(3) An adequate and thorough multidisciplinary evaluation has been made. This should include pertinent validated diagnostic testing that addresses the following: (a) A physical exam that rules out conditions that require treatment prior to initiating the program. All diagnostic procedures necessary to rule out treatable pathology, including imaging studies and invasive injections (used for diagnosis), should be completed prior to considering a patient a candidate for a program. The exception is diagnostic procedures that were repeatedly requested and not authorized. Although the primary emphasis is on the work-related injury, underlying non-work related pathology that contributes to pain and decreased function may need to be addressed and treated by a primary care physician prior to or coincident to starting treatment; (b) Evidence of a screening evaluation should be provided when addiction is present or strongly suspected; (c) Psychological testing using a validated instrument to identify pertinent areas that need to be addressed in the program (including but not limited to mood disorder, sleep disorder, relationship dysfunction, distorted beliefs about pain and disability, coping skills and/or locus of control regarding pain and medical care) or diagnoses that would better be addressed using other treatment should be performed; (d) An evaluation of social and vocational issues that require assessment.

(4) If a goal of treatment is to prevent or avoid controversial or optional surgery, a trial of 10 visits (80 hours) may be implemented to assess whether surgery may be avoided.

(5) If a primary reason for treatment in the program is addressing possible substance use issues, an evaluation with an addiction clinician may be indicated upon entering the program to establish the most appropriate treatment approach (pain program vs. substance dependence program). This must address evaluation of drug abuse or diversion (and prescribing drugs in a non-therapeutic manner). In this particular case, once drug abuse or diversion issues are addressed, a 10-day trail may help to establish a diagnosis, and determine if the patient is not better suited for treatment in a substance dependence program. Addiction consultation can be incorporated into a pain program. If there is indication that substance dependence may be a problem, there should be evidence that the program has the capability to address this type of pathology prior to approval.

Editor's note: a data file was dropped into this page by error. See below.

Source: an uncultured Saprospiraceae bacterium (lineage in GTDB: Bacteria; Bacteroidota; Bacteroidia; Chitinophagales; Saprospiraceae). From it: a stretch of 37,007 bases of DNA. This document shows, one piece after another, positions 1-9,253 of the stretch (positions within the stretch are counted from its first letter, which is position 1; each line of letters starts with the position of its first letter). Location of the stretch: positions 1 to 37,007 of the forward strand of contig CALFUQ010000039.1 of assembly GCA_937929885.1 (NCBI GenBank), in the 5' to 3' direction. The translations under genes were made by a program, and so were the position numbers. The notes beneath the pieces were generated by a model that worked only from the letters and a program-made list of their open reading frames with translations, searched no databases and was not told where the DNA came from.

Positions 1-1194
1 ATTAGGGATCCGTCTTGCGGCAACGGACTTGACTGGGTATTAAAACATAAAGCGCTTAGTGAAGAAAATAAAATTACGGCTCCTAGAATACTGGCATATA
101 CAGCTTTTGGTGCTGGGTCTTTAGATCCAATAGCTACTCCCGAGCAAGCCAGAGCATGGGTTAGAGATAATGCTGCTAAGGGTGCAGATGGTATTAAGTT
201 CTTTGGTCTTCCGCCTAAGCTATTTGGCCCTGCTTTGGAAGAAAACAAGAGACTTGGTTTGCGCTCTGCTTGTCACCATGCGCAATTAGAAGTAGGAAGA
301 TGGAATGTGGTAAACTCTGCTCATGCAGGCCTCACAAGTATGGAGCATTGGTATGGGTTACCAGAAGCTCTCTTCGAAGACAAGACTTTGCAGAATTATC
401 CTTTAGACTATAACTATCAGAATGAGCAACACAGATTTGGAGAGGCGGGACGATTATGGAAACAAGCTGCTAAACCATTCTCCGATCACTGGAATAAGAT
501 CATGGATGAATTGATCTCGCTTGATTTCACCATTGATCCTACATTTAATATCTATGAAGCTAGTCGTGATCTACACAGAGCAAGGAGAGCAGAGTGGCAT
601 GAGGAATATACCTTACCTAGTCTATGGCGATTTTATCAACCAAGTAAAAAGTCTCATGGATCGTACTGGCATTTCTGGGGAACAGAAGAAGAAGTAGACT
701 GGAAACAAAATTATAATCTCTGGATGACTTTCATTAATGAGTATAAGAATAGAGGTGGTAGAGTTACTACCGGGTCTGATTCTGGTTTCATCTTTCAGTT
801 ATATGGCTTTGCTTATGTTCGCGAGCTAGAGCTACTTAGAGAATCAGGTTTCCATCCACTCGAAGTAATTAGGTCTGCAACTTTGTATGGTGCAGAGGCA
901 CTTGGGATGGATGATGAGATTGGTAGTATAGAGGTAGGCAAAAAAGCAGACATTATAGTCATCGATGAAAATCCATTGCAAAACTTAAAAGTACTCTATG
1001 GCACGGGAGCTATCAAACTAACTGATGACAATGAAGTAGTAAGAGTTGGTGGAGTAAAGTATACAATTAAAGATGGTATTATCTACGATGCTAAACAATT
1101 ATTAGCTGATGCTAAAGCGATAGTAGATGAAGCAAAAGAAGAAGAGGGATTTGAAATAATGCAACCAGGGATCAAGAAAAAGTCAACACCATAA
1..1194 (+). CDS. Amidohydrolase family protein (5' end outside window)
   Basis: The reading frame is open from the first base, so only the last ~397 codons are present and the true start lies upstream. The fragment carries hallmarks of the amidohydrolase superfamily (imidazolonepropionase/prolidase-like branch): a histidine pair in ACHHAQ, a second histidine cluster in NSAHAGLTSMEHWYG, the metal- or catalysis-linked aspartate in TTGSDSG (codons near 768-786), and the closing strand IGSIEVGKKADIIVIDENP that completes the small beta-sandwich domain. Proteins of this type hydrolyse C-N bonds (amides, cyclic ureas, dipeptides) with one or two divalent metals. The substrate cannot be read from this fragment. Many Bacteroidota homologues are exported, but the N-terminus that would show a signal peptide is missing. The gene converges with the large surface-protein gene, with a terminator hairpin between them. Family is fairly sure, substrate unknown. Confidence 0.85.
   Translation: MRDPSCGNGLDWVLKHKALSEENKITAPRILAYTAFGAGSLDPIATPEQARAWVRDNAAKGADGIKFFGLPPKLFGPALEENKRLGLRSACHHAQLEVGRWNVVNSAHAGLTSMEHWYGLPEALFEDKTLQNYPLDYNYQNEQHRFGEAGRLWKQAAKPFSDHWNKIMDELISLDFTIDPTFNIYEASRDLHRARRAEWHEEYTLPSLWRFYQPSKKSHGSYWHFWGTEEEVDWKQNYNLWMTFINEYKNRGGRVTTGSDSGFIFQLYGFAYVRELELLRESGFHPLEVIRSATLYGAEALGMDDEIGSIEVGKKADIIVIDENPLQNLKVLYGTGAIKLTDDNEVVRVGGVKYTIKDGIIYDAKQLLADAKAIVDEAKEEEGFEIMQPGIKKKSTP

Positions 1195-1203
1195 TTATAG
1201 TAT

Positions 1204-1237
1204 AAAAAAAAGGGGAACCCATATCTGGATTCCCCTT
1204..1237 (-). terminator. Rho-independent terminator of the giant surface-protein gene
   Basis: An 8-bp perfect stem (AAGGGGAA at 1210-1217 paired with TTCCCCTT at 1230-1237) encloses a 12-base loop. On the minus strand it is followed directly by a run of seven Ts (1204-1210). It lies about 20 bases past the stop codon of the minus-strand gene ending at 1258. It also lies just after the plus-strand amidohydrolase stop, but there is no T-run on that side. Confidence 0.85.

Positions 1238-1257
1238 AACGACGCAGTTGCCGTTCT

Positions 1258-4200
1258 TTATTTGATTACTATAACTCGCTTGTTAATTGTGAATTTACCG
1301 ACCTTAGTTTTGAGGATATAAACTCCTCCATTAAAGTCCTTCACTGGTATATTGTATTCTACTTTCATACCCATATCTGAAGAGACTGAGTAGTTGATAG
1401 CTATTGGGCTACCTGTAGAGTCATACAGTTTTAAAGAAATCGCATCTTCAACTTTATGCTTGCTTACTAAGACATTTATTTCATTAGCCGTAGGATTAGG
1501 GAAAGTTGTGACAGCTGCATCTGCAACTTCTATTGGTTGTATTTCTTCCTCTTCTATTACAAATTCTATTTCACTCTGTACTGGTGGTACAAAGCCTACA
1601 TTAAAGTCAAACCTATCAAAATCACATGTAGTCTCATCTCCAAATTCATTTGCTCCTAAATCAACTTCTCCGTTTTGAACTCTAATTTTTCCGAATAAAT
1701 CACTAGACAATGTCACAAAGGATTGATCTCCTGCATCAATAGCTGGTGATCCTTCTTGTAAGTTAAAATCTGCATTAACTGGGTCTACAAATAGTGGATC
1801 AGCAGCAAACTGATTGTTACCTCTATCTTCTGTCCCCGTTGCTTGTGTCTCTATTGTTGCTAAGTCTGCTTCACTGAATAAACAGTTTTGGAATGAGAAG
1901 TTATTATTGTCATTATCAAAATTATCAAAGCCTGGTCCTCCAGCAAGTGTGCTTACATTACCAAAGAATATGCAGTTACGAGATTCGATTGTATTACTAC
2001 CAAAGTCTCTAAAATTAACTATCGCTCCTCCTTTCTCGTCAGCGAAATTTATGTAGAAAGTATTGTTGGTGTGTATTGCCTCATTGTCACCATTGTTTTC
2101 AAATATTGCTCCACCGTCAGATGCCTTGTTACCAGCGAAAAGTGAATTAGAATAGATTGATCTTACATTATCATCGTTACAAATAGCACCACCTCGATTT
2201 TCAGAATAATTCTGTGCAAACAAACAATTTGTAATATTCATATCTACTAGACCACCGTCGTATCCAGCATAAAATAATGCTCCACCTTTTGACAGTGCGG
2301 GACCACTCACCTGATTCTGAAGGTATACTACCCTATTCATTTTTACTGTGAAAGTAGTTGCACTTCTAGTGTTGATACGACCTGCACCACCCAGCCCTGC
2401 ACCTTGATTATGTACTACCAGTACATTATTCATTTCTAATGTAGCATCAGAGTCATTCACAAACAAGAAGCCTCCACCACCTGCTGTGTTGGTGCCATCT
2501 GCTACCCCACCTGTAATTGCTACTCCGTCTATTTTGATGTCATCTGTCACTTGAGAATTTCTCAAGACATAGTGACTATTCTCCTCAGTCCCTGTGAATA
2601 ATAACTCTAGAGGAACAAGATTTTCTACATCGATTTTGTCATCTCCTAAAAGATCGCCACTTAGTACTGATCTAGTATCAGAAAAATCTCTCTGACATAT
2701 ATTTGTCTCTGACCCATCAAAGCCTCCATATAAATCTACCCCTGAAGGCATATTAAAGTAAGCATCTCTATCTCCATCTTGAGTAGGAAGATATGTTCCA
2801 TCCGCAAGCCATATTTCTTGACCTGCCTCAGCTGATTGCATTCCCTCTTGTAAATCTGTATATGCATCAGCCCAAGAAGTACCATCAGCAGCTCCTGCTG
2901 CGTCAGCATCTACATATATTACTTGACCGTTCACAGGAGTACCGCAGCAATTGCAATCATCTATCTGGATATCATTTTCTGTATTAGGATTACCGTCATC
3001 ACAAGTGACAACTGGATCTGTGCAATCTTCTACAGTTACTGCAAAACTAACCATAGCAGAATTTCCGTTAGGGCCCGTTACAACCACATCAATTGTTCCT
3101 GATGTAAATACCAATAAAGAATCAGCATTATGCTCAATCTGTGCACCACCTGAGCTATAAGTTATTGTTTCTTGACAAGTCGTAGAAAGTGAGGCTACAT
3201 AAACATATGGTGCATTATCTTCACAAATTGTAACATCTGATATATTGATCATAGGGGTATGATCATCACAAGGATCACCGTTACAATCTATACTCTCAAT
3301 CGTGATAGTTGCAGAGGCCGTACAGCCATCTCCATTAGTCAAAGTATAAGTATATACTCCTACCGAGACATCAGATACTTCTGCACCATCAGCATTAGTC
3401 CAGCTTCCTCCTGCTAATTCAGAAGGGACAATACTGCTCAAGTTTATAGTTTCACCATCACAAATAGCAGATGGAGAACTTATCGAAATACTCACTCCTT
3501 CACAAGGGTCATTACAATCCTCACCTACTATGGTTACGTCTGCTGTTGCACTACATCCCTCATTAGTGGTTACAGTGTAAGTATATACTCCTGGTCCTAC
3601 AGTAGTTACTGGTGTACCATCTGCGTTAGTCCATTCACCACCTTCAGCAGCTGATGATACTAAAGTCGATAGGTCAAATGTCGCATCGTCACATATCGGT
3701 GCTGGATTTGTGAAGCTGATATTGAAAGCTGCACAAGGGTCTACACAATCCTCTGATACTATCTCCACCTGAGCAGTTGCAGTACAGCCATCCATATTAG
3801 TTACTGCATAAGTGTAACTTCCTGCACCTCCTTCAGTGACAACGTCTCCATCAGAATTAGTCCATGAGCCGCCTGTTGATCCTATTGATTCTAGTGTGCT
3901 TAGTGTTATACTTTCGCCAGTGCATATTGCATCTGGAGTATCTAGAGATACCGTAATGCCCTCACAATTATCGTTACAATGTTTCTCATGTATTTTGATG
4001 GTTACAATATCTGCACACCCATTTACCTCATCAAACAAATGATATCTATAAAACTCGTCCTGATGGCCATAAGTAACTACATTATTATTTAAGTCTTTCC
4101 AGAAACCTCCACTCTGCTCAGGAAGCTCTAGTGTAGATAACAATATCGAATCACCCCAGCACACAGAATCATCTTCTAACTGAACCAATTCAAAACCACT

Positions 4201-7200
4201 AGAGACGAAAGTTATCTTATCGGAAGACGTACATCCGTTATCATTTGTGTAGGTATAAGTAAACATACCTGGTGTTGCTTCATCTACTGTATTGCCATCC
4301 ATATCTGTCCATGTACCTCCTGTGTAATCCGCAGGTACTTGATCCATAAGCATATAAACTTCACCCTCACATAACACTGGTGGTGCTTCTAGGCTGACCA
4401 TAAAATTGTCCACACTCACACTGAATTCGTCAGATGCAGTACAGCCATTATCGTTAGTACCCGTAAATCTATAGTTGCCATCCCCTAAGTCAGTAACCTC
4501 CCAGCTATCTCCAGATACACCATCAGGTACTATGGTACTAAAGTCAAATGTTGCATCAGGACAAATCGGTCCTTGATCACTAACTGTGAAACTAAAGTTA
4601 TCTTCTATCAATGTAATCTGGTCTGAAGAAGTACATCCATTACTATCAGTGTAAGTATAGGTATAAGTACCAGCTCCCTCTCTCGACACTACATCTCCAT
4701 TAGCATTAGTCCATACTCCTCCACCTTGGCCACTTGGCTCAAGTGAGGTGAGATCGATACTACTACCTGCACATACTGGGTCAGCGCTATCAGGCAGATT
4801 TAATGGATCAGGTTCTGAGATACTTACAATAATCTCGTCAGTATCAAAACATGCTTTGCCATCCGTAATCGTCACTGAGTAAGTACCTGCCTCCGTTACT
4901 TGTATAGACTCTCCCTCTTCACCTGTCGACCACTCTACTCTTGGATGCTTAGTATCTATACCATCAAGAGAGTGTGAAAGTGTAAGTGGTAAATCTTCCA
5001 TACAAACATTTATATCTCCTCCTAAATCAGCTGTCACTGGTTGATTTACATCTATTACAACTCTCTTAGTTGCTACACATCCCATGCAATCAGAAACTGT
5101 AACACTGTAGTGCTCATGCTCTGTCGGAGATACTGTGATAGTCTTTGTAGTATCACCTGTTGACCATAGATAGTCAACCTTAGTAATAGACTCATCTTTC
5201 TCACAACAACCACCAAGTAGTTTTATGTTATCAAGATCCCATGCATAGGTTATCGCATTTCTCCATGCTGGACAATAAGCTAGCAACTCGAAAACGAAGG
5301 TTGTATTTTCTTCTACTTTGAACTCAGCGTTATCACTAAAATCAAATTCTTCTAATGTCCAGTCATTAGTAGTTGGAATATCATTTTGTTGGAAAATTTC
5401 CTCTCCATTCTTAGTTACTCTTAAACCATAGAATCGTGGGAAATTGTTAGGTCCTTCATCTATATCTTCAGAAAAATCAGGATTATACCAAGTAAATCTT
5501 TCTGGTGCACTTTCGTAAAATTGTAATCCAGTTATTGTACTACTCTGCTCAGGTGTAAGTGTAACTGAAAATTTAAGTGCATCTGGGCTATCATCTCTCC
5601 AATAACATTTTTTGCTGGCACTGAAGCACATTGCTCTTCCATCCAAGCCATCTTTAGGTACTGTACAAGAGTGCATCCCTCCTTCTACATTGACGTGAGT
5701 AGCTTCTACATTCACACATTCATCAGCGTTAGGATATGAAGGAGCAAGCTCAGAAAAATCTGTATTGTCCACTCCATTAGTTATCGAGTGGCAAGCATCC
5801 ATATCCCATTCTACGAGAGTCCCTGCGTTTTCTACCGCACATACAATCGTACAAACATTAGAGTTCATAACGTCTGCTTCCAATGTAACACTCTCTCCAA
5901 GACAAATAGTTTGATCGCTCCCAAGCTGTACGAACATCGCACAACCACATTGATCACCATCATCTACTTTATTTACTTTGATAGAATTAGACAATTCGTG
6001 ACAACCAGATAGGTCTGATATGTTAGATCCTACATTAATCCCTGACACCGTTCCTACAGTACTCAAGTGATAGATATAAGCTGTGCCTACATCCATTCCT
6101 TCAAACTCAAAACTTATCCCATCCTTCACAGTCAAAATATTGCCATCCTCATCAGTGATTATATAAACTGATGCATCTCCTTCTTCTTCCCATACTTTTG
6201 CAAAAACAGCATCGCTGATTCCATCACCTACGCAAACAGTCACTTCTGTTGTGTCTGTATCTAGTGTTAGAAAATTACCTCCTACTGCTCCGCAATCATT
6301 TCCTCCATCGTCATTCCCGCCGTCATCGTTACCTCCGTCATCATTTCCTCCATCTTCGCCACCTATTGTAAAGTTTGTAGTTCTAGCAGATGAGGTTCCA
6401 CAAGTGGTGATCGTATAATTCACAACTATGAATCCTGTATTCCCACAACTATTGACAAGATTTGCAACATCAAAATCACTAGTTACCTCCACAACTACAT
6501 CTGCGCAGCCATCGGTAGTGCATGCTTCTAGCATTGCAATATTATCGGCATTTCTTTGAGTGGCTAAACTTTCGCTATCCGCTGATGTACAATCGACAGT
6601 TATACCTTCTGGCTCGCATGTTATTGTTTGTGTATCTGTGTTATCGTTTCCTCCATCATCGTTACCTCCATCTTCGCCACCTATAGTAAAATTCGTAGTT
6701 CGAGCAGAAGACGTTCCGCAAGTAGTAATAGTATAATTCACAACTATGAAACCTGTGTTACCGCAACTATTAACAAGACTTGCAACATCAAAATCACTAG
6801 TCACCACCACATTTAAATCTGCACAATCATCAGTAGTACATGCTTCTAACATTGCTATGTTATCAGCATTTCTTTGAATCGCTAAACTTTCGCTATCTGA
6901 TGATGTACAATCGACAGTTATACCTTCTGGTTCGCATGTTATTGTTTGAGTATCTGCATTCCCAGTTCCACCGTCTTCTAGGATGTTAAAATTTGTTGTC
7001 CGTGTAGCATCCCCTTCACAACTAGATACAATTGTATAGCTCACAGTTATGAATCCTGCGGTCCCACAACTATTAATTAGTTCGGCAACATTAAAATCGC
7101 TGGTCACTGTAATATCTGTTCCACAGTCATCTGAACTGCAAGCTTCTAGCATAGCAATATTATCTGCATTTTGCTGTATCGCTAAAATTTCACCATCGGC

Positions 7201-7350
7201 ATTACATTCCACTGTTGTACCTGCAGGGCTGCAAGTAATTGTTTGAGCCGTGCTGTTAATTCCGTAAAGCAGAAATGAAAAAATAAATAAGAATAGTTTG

(6) Once the evaluation is completed, a treatment plan should be presented with specifics for treatment of identified problems, and outcomes that will be followed.

(7) There should be documentation that the patient has motivation to change, and is willing to change their medication regimen (including decreasing or actually weaning substances known for dependence). There should also be some documentation that the patient is aware that successful treatment may change compensation and/or other secondary gains. In questionable cases, an opportunity for a brief treatment trial may improve assessment of patient motivation and/or willingness to decrease habituating medications.

(8) Negative predictors of success (as outlined above) should be identified, and if present, the pre-program goals should indicate how these will be addressed.

(9) If a program is planned for a patient that has been continuously disabled for greater than 24 months, the outcomes for the necessity of use should be clearly identified, as there is conflicting evidence that chronic pain programs provide return-to-work beyond this period. These other desirable types of outcomes include decreasing post-treatment care including medications, injections and surgery.

(10) Treatment is not suggested for longer than 2 weeks without evidence of compliance and significant demonstrated efficacy as documented by subjective and objective gains. (Note: Patients may get worse before they get better. For example, objective gains may be moving joints that are stiff from lack of use, resulting in increased subjective pain.) However, it is also not suggested that a continuous course of treatment be interrupted at two weeks solely to document these gains, if there are preliminary indications that they are being made on a concurrent basis.

(11) Integrative summary reports that include treatment goals, compliance, progress assessment with objective measures and stage of treatment, must be made available upon request at least on a bi-weekly basis during the course of the treatment program.

(12) Total treatment duration should generally not exceed 20 full-day (160 hours) sessions (or the equivalent in part-day sessions if required by part-time work, transportation, childcare, or comorbidities). (Sanders, 2005) Treatment duration in excess of 160 hours requires a clear rationale for the specified extension and reasonable goals to be achieved. Longer durations require individualized care plans explaining why improvements cannot be achieved without an extension as well as evidence of documented improved outcomes from the facility (particularly in terms of the specific outcomes that are to be addressed).